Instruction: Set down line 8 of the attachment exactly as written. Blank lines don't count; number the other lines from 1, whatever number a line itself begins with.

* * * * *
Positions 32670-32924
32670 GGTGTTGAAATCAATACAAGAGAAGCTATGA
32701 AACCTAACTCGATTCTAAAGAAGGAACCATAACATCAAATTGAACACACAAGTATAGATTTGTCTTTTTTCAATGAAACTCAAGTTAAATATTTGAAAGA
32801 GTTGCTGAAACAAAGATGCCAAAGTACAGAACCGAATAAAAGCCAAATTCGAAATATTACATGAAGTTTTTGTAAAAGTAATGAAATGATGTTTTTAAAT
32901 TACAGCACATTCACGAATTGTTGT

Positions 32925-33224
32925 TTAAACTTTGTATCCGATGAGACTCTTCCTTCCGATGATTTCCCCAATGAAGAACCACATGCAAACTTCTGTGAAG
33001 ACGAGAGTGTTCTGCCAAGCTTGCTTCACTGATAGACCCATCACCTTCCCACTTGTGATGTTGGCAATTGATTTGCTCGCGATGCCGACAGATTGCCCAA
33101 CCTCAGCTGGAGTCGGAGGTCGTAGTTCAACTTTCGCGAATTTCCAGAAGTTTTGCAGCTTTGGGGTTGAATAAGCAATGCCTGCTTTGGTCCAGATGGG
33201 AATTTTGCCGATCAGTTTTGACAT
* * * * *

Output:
33001 ACGAGAGTGTTCTGCCAAGCTTGCTTCACTGATAGACCCATCACCTTCCCACTTGTGATGTTGGCAATTGATTTGCTCGCGATGCCGACAGATTGCCCAA